Well, I didn't mean that I expected everyone to remember it! I just thought the discussion in the thread might be useful again.<br><br>It also discusses the limitation (at least for me) of Time Machine - non-bootable backup.<br><br>
I've been spending the last few nights making backups of my existing documents, etc. to dual layer DVDs (for non-essential documents, photos, music, etc.) Once done, I'm using SuperDuper to clone my existing Tiger drive to an external firewire drive - just in case Leopard breaks essential software I use. Then I'll install Leopard on my existing drive using the "Upgrade" method. If all works well, I'll use that external as my Time Machine drive.<br><br>In my eyes, Time Machine isn't a backup solution at all - it's more of an "auto-save & recover" solution. For backups, I still plan to use the tried-and-true method of DVDs, etc.<br><br>CreativeGuy for daily tips, tricks and commentary on all things graphic design.
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Same here, although what I'll probably do is take out the whole drive I currently run my OS from and swap in a newer, larger drive. This way I've got a fresh drive to install Leopard on, as well as a perfectly preserved Tiger bootable drive should things go screwy.<br><br>My current externals (2) have a backup of all my music, photos & video work, as well as any & all freelance material.<br><br>Those dual-layers are expensive, ain't they? I kept making coasters too until I slowed the burn speed to 2x. It takes about 40 minutes to burn a 6gb disc, but better that than to waste more discs.<br><br><br><br>[color:purple]Work With ____! </font color=purple>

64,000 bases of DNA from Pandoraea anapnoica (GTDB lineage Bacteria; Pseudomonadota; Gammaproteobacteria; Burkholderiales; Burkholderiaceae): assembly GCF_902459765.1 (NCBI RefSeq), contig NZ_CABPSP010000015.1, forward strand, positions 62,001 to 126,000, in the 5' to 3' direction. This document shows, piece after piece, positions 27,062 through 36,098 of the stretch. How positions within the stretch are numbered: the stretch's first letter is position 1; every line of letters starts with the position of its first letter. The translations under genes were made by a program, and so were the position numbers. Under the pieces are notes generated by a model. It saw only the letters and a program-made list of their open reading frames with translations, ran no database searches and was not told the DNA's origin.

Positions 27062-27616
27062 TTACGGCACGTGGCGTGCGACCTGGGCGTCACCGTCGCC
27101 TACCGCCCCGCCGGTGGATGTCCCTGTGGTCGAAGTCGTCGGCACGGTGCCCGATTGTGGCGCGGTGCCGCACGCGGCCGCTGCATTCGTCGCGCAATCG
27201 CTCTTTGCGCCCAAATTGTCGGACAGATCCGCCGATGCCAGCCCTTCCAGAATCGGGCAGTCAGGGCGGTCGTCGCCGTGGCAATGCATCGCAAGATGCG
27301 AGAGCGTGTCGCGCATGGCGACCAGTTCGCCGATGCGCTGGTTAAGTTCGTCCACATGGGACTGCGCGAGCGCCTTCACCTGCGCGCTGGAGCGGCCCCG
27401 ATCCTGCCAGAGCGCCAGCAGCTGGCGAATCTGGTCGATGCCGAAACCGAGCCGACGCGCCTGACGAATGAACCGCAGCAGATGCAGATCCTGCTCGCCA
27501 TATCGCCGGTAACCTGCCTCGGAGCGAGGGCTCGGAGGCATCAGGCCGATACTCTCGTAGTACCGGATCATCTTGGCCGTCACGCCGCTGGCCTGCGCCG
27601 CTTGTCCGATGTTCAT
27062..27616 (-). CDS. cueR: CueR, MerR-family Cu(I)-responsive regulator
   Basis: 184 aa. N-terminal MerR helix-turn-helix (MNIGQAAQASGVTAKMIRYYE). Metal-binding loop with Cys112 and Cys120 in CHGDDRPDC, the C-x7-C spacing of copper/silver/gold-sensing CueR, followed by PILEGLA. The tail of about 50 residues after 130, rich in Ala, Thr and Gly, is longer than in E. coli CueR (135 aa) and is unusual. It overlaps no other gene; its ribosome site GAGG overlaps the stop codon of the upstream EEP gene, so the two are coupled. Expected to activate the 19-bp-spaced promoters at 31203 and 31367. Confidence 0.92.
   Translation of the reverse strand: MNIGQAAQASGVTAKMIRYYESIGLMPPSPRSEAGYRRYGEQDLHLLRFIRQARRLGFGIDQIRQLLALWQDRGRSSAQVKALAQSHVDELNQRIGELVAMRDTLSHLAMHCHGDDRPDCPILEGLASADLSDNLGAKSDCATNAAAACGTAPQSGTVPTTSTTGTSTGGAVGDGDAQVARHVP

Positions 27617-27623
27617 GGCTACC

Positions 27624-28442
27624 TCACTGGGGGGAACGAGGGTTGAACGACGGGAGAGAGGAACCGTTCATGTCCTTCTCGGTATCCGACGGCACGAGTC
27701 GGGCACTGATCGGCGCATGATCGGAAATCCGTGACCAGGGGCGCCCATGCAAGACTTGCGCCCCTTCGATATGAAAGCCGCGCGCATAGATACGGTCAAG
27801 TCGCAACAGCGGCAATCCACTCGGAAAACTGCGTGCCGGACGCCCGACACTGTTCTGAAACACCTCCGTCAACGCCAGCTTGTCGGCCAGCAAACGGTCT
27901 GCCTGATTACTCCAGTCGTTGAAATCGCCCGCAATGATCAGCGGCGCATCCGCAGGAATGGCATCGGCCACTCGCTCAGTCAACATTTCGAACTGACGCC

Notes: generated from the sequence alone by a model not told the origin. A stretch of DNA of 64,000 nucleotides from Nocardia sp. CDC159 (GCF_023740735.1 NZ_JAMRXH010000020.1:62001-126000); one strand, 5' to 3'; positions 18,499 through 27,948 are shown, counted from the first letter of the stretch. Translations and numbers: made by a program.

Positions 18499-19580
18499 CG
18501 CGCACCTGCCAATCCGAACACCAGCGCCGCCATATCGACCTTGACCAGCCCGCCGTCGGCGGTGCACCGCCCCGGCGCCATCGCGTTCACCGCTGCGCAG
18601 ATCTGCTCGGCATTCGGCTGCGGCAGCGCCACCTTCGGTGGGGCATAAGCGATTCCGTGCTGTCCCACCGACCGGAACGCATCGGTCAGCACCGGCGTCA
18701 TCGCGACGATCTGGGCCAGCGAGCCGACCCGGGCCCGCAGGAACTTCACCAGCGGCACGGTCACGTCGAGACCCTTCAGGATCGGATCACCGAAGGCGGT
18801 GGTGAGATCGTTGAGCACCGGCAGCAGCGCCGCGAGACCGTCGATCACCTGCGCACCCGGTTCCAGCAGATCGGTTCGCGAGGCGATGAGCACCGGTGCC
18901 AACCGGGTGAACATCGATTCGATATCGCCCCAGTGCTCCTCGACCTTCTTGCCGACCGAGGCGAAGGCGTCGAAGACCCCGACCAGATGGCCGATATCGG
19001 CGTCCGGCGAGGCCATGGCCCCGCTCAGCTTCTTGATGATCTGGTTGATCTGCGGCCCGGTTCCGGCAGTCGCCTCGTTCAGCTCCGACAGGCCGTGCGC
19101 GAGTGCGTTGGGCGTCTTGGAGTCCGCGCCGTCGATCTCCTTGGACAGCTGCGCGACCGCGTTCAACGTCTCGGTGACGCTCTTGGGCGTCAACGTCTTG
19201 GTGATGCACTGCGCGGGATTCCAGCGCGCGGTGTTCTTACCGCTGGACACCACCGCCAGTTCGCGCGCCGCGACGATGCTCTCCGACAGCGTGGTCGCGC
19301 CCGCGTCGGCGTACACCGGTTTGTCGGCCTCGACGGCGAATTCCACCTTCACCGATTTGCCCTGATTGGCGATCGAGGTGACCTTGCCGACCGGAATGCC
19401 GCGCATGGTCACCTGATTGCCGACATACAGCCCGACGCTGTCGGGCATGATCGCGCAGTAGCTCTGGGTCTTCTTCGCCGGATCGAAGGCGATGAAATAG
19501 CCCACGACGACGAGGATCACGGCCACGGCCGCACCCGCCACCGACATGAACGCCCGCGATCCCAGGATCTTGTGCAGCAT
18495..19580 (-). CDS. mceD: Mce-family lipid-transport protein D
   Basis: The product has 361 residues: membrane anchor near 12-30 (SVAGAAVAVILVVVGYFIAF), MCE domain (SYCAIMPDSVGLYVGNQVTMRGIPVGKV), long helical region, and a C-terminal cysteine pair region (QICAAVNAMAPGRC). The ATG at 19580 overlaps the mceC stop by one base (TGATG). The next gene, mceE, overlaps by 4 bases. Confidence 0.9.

<blockquote><font size=1>In reply to:</font><hr><p>It also discusses the limitation (at least for me) of Time Machine - non-bootable backup.<p><hr></blockquote><p>Same here, I can't believe they didn't make it bootable.<br><br>------> JD's Trivia game<br><br>------> MCF-MM Trivia game
They didn't make the Time Machine backup bootable because it does a lot of weird stuff with multiple hard links. Think "super" aliases. Aliases point to files, Hard Links are like aliases, but they point to the data written on the disk itself. Instead of having multiple copies of files you essentially have one file (data written on disk) with many references to it. <br><br>If you have an alias and delete the original ..your alias stops working. <br>If you have a hard link and you delete the original file ...everything still works fine because there is still a pointer to the data on disk.<br><br>The files you normally work with only have one hard link ...when you move them to the trash and empty it the hard link is broken and new data is free to write over top of it. To get rid of a file on a Time Machine backup drive you would have to break every hard link to a particular file for it to be deleted. <br><br>zweisoft<br>
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